Monday, 25 January 2010

Perfect day - Duran Duran

This limited edition 'scratch 'n' sniff' sleeve still works after 15 years: there is a sweet strawberry/cherry smell coming from the front when you rub it. It's a good gimmick, but fortunately the music on the disc is very good too.

Duran Duran recorded an album of covers in 1995, entitled 'Thank you'. Lou Reed called Duran Duran's version of 'Perfect day' 'the best cover ever done of one of my songs', and rightfully so. The song was notable for a rare appearance by Roger Taylor. He had been Duran Duran's first drummer, but left the band at the height of their fame in 1986, and had had little contact with them in the ten years since. He rejoined Duran Duran in the studio to record 'Perfect day', 'Watching the detectives' and 'Jeepster'. 'Perfect day' reached number 28 in the UK singles chart.

My collection: 7" single no. 2258
Found: Record fair, April 8, 1995
Cost: 10 guilders
Tracks: 'Perfect day' / 'Femme fatale (alternative mix)'

Monday, 18 January 2010

Come undone - Duran Duran

Duran Duran's guitarist at the time, Warren Cuccurullo, is credited with developing the instrumentation for 'Come undone', most importantly its guitar hook, which he developed while trying to do a re-interpretation of 'First Impression' from their 1990 album Liberty. The lyrics were written by vocalist Simon Le Bon as a birthday gift for his wife, Yasmin le Bon.

The single reached number 13 in the UK and number 7 in the US Billboard Hot 100 chart. By contrast, it did not chart in the Netherlands at all.

My collection: 7" single no. 1915
Found: Record fair, May 22, 1993
Cost: 8 guilders
Tracks: 'Come undone' / 'Ordinary world (acoustic)'

Thursday, 14 January 2010

Ordinary world - Duran Duran

'Ordinary world' was written by Simon Le Bon as the second of a trilogy of songs for his late friend David Miles; the others being 'Do you believe in shame?' (1988) and 'Out of my mind' (1997). The song can be credited for bringing back Duran Duran into the public eye after the commercial failure of their 1991 album 'Liberty' and associated singles.

When Capitol leaked 'Ordinary world' to a radio station in Florida, the track proved so popular that the release date had to be brought forward in the USA. The single reached number 3 in the US Billboard Hot 100 chart. In the UK, the single was almost equally popular, peaking at number 6. In the Netherlands, it would prove to be the band's last hit single, reaching number 14 in the Dutch Top 40.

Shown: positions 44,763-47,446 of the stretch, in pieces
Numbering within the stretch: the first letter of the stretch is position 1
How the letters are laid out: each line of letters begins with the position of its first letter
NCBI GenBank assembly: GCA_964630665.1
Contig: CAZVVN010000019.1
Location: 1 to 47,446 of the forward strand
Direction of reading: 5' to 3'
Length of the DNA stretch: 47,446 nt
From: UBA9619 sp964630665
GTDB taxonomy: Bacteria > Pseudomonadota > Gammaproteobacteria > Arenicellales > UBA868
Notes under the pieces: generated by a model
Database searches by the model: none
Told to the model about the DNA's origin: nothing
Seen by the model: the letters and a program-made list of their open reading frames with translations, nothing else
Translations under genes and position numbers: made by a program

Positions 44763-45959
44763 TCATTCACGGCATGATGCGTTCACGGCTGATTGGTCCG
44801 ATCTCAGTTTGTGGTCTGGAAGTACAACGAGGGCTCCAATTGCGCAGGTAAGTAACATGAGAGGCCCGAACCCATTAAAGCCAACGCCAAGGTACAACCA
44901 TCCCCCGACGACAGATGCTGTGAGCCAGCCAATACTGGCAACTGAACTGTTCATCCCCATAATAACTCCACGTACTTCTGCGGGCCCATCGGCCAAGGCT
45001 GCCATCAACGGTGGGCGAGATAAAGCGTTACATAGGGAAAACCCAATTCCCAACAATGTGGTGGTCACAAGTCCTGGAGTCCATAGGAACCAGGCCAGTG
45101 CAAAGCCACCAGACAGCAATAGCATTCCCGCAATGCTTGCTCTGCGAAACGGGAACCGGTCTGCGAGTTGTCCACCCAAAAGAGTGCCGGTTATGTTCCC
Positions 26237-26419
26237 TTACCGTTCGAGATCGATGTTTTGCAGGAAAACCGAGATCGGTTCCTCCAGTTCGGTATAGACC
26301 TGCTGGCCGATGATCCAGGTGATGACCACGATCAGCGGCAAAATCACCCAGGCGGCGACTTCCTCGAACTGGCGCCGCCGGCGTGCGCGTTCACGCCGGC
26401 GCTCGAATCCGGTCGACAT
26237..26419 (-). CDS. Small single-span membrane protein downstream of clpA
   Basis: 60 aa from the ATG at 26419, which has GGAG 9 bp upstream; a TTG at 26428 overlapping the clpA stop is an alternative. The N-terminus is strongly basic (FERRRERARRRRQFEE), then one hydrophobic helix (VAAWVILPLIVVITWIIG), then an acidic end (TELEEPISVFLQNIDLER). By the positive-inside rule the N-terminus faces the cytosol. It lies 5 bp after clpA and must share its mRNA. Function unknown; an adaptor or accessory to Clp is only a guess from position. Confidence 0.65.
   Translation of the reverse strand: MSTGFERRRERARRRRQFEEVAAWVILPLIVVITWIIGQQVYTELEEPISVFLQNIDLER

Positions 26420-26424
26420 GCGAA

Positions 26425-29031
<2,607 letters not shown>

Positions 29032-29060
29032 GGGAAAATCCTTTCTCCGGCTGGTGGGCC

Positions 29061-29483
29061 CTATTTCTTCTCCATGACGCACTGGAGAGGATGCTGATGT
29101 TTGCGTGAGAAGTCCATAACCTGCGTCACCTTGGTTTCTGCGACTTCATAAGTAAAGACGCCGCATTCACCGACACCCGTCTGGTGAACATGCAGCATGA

In 1993, the 7" vinyl format had become so rare that it was impossible for me to find this single on vinyl. In 1995, I suddenly found a jukebox promo copy, which I bought immediately. Two years after that, I finally saw a commercial copy (with picture sleeve) of the 7" single. It had been sold in the UK all along, I just didn't know about it.

My collection: 7" single no. 2241 / no. 2882
Found: Record fair, February 18, 1995 / House of Rhythm, London, October 28, 1997
Cost: 10 guilders / 60p
Tracks: 'Ordinary world' / 'My Antarctica'

Tuesday, 5 January 2010

Serious - Duran Duran

By the time 'Serious' was released as the second single from Duran Duran's 1990 album 'Liberty', interest in the album had already waned. Poor promotion, including a decision not to tour in support of the album, led the single to stall at number 48 in the UK singles chart. This was the band's worst charting single up until then.

Due to the commercial failure of this single, plans for future singles were shelved. The third single in the USA was to have been the rock track 'First impression', while in Europe EMI would have released the album's title track 'Liberty'.

My collection: 7" single no. 2276
Found: April 23, 1995
Cost: 2 guilders
Tracks: 'Serious' / 'Yo bad Azizi'

Sunday, 20 December 2009

Violence of summer - Duran Duran

After the compilation album 'Decade', Duran Duran found themselves in a period of less commercial success, with a new album and a new line-up. The first single from the new album 'Liberty' was 'Violence of summer', a simple rock song.

The single was released in July 1990 and managed to reach number 20 in the UK singles chart, while it was unsuccessful in most other territories.

My collection: 7" single no. 2274
Found: Record fair, April 23, 1995